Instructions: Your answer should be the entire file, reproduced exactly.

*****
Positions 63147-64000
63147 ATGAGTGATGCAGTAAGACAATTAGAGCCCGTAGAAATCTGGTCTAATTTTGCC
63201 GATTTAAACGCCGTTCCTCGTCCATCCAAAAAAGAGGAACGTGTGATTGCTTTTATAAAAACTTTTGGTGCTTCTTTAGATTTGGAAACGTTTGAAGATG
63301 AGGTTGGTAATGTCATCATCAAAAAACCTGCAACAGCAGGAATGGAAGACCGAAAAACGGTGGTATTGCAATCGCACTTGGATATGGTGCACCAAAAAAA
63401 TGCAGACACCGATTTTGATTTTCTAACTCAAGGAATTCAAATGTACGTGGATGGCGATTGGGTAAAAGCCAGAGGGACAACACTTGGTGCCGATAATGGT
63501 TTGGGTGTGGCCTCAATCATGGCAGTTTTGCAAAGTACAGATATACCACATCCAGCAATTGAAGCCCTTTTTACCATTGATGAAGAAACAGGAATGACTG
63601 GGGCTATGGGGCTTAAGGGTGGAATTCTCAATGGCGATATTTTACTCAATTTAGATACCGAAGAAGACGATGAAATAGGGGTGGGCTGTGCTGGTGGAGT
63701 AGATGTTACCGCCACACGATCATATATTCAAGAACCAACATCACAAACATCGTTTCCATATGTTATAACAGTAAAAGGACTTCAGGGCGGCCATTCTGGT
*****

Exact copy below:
Positions 63147-64000
63147 ATGAGTGATGCAGTAAGACAATTAGAGCCCGTAGAAATCTGGTCTAATTTTGCC
63201 GATTTAAACGCCGTTCCTCGTCCATCCAAAAAAGAGGAACGTGTGATTGCTTTTATAAAAACTTTTGGTGCTTCTTTAGATTTGGAAACGTTTGAAGATG
63301 AGGTTGGTAATGTCATCATCAAAAAACCTGCAACAGCAGGAATGGAAGACCGAAAAACGGTGGTATTGCAATCGCACTTGGATATGGTGCACCAAAAAAA
63401 TGCAGACACCGATTTTGATTTTCTAACTCAAGGAATTCAAATGTACGTGGATGGCGATTGGGTAAAAGCCAGAGGGACAACACTTGGTGCCGATAATGGT
63501 TTGGGTGTGGCCTCAATCATGGCAGTTTTGCAAAGTACAGATATACCACATCCAGCAATTGAAGCCCTTTTTACCATTGATGAAGAAACAGGAATGACTG
63601 GGGCTATGGGGCTTAAGGGTGGAATTCTCAATGGCGATATTTTACTCAATTTAGATACCGAAGAAGACGATGAAATAGGGGTGGGCTGTGCTGGTGGAGT
63701 AGATGTTACCGCCACACGATCATATATTCAAGAACCAACATCACAAACATCGTTTCCATATGTTATAACAGTAAAAGGACTTCAGGGCGGCCATTCTGGT